The day after the letter arrived in New Orleans, Susan and Emmeline were attached, and sent to the depot to await a general auction on the following morning; and as they glimmer faintly upon us in the moonlight which steals through the grated window, we may listen to their conversation. Both are weeping, but each quietly, that the other may not hear.
“Mother, just lay your head on my lap, and see if you can’t sleep a little,” says the girl, trying to appear calm.
“I haven’t any heart to sleep, Em; I can’t; it’s the last night we may be together!”
“O, mother, don’t say so! perhaps we shall get sold together, – who knows?”
“If ‘t was anybody’s else case, I should say so, too, Em,” said the woman; “but I’m so feard of losin’ you that I don’t see anything but the danger.”
“Why, mother, the man said we were both likely, and would sell well.”
Susan remembered the man’s looks and words. With a deadly sickness at her heart, she remembered how he had looked at Emmeline’s hands, and lifted up her curly hair, and pronounced her a first-rate article. Susan had been trained as a Christian, brought up in the daily reading of the Bible, and had the same horror of her child’s being sold to a life of shame that any other Christian mother might have; but she had no hope, – no protection.
“Mother, I think we might do first rate, if you could get a place as cook, and I as chambermaid or seamstress, in some family. I dare say we shall. Let’s both look as bright and lively as we can, and tell all we can do, and perhaps we shall,” said Emmeline.
“I want you to brush your hair all back straight, tomorrow,” said Susan.
“What for, mother? I don’t look near so well, that way.”
“Yes, but you’ll sell better so.”
“I don’t see why!” said the child.
“Respectable families would be more apt to buy you, if they saw you looked plain and decent, as if you wasn’t trying to look handsome. I know their ways better ‘n you do,” said Susan.
“Well, mother, then I will.”
“And, Emmeline, if we shouldn’t ever see each other again, after tomorrow, – if I’m sold way up on a plantation somewhere, and you somewhere else, – always remember how you’ve been brought up, and all Missis has told you; take your Bible with you, and your hymn-book; and if you’re faithful to the Lord, he’ll be faithful to you.”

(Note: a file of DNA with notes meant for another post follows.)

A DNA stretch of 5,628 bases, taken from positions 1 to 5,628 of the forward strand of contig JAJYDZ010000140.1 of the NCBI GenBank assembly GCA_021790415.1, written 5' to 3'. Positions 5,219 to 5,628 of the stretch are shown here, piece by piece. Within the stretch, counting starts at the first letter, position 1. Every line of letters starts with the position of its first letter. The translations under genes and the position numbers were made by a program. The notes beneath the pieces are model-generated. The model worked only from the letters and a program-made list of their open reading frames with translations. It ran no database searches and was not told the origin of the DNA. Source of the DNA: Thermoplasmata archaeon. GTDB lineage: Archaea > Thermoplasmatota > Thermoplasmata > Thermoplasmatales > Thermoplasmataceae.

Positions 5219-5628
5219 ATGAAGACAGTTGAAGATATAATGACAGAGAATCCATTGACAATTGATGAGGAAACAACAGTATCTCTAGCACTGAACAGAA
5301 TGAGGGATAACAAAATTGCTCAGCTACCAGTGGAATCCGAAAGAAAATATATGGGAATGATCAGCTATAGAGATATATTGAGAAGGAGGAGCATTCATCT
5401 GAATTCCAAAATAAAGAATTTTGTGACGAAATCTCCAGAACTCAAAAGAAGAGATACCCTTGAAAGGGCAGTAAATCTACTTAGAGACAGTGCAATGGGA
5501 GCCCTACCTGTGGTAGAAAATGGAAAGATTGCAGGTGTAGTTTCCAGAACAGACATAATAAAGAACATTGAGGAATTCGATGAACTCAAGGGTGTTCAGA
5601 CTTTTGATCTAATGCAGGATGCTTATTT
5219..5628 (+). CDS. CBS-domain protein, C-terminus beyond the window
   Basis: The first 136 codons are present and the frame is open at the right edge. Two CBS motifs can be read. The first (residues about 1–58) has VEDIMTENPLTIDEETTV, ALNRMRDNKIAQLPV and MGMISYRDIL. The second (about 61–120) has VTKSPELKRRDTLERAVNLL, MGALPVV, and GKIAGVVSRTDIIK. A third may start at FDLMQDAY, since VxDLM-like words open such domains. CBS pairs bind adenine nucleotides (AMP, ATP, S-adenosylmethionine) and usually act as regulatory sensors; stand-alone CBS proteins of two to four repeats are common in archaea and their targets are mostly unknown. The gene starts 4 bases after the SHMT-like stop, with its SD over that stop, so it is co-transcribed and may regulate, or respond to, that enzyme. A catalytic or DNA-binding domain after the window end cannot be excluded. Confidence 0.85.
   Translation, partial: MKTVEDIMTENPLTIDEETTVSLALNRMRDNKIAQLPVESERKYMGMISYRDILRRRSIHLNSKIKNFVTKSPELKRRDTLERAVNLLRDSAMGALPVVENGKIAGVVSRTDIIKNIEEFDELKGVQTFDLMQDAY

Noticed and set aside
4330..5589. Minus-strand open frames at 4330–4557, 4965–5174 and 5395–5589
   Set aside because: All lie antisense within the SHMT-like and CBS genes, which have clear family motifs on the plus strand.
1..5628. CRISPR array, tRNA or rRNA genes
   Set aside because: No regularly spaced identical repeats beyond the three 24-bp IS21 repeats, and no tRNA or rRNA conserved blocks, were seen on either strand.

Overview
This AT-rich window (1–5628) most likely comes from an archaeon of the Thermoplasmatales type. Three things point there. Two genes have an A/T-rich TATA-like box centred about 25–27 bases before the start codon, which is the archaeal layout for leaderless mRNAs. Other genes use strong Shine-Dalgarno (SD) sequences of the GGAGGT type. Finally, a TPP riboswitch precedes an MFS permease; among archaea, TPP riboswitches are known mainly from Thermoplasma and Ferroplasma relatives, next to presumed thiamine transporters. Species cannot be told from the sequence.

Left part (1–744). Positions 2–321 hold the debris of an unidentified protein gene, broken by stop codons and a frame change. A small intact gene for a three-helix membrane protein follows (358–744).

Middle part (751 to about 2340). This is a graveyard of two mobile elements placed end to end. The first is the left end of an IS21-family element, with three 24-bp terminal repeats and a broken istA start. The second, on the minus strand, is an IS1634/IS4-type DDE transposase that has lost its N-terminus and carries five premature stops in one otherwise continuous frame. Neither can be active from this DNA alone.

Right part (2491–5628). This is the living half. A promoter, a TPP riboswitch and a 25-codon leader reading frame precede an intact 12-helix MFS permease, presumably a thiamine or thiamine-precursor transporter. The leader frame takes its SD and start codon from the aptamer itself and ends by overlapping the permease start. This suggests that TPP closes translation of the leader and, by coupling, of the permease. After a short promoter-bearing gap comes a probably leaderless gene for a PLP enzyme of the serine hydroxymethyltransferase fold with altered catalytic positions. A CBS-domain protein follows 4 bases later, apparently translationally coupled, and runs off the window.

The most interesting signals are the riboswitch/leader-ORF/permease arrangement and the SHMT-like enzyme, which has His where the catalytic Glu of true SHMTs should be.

So speaks the poor soul, in sore discouragement; for she knows that tomorrow any man, however vile and brutal, however godless and merciless, if he only has money to pay for her, may become owner of her daughter, body and soul; and then, how is the child to be faithful? She thinks of all this, as she holds her daughter in her arms, and wishes that she were not handsome and attractive. It seems almost an aggravation to her to remember how purely and piously, how much above the ordinary lot, she has been brought up. But she has no resort but to pray; and many such prayers to God have gone up from those same trim, neatly-arranged, respectable slave-prisons, – prayers which God has not forgotten, as a coming day shall show; for it is written, “Who causeth one of these little ones to offend, it were better for him that a millstone were hanged about his neck, and that he were drowned in the depths of the sea.”
The soft, earnest, quiet moonbeam looks in fixedly, marking the bars of the grated windows on the prostrate, sleeping forms. The mother and daughter are singing together a wild and melancholy dirge, common as a funeral hymn among the slaves:
“O, where is weeping Mary?
O, where is weeping Mary?
‘Rived in the goodly land.
She is dead and gone to Heaven;
She is dead and gone to Heaven;
‘Rived in the goodly land.”
These words, sung by voices of a peculiar and melancholy sweetness, in an air which seemed like the sighing of earthy despair after heavenly hope, floated through the dark prison rooms with a pathetic cadence, as verse after verse was breathed out:
“O, where are Paul and Silas?
O, where are Paul and Silas?
Gone to the goodly land.
They are dead and gone to Heaven;
They are dead and gone to Heaven;
‘Rived in the goodly land.”
Sing on poor souls! The night is short, and the morning will part you forever!
But now it is morning, and everybody is astir; and the